If you listen to Chris Brown's "Graffiti" in a vacuum, you will hear a solid, entertaining album, with a good balance of pillow talk, club grooves, heartfelt ballads and swagger anthems. The problem is, it's not great enough to make you forget about the elephant in the room.
This is Brown's first CD since his stunning fall from grace — the assault on former girlfriend, Rihanna. Before that happened, Brown was seen as THE heartthrob, a sexy musical dynamo with charm oozing through every groove. With his platinum-selling sophomore disc, "Exclusive," he became the heir apparent to Usher, with such ballads as "With You" and airy, uptempo jams like "Forever."
With "Graffiti," Brown tries to pick up where he left off, but he can't shake the cloud that hangs above him, and that cloud darkens the mood of even the best songs. On the cocky but alluring "Sing Like Me," he boasts about the girls who can't get enough of him, but when he sings, "when I put my hands on you, girl I'm gonna drive your body crazy," you start thinking about what those hands have done in the past. Later, on the mechanical-sounding groove "Wait," when guest Trey Songz brags that he can "hit it like a boxer," it makes you cringe.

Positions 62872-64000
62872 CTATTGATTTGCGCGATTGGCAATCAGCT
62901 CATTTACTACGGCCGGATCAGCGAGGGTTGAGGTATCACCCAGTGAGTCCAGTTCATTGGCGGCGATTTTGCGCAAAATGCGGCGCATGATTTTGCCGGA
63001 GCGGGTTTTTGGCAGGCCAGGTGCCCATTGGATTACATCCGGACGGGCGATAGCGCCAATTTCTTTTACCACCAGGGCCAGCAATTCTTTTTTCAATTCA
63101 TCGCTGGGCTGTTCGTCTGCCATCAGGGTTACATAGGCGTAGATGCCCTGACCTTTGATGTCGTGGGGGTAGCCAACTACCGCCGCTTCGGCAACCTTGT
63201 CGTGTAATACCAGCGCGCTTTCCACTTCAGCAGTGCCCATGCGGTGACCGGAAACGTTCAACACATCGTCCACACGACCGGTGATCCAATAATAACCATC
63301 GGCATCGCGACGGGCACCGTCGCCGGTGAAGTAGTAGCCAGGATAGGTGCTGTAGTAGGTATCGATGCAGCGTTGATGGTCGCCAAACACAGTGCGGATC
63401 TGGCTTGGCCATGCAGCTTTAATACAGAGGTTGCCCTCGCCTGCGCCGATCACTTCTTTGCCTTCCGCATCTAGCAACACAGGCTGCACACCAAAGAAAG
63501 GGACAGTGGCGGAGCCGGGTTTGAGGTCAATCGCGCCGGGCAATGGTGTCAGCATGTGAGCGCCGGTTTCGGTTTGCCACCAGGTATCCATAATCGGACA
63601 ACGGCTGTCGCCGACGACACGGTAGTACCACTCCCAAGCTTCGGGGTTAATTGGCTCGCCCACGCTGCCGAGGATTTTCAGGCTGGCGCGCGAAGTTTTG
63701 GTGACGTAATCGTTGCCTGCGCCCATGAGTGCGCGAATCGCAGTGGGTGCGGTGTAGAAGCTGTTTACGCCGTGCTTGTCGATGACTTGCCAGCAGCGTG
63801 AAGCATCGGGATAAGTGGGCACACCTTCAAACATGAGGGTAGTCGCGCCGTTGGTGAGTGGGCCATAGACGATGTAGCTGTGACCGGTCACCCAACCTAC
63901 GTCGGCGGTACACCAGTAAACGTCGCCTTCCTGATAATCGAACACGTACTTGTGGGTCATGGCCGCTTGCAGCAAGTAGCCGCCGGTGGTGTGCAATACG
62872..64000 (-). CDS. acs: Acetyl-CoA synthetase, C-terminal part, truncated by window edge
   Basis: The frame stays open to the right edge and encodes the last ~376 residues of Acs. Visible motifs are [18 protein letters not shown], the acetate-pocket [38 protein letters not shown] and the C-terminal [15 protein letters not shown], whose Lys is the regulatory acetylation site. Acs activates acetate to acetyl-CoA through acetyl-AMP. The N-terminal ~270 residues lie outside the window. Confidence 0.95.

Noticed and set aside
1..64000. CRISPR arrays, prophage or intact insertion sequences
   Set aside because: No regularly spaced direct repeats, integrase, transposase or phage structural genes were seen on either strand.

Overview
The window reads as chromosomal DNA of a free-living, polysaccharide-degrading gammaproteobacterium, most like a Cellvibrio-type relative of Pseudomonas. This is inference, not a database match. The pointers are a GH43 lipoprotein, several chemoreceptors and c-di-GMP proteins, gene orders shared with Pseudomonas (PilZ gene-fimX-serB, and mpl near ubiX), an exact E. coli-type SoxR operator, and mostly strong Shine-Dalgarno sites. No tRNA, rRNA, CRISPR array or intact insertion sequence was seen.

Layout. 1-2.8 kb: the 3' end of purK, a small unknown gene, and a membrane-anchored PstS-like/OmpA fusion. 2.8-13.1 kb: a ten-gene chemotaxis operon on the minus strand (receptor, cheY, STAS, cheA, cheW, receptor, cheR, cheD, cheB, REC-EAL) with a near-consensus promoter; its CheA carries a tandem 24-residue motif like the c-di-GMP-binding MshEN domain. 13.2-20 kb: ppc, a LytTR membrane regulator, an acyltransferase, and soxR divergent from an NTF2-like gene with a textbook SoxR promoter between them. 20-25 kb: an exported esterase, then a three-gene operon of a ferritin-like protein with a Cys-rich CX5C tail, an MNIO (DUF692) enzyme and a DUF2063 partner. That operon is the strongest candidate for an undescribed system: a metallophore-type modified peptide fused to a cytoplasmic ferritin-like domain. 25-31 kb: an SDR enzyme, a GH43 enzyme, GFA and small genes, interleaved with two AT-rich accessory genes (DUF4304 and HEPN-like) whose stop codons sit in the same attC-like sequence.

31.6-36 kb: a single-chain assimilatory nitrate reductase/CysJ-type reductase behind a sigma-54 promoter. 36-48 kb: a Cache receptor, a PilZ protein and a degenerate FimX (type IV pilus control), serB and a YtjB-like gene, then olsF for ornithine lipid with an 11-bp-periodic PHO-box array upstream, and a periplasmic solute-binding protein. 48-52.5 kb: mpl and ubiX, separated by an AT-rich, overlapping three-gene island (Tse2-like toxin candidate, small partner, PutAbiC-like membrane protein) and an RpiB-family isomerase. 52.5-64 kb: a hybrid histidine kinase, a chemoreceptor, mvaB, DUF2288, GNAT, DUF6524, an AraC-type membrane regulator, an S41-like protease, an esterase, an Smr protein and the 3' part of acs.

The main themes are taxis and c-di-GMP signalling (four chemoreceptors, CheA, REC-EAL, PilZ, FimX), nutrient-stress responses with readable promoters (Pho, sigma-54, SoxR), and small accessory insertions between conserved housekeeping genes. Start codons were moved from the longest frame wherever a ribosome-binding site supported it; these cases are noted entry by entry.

And on "Famous Girl," a transparent groove about Rihanna, he casts her as a heartbreaker, even singing, "I was wrong for writing 'Disturbia,'" the hit he co-wrote for her, then adding, "should have known you'd break my heart." Knowing that the damage he inflicted on Rihanna was so much more than emotional, you just have to shake your head that he'd be callous enough to include the song on the album.
Brown does better when he infuses his songs with some humility and a bit of remorse. On the dramatic "Crawl," about a broken relationship, Brown soars when he sings about mending things, step by step: "If we crawl, till then we can walk again, then we'll run until we're strong enough to jump, then we'll fly till there is no end ... so let's crawl back to love." Meanwhile, with the piano-ballad "So Cold," he manages to sounds sympathetic.
If Brown had waited to release "Graffiti" by even a few months, it might have been easier to judge it without the taint that surrounds him. But the situation is still too fresh to appreciate his CD on the music alone, and the songs — all co-written by Brown and a variety of other songwriters — aren't amazing enough to stand on their own.
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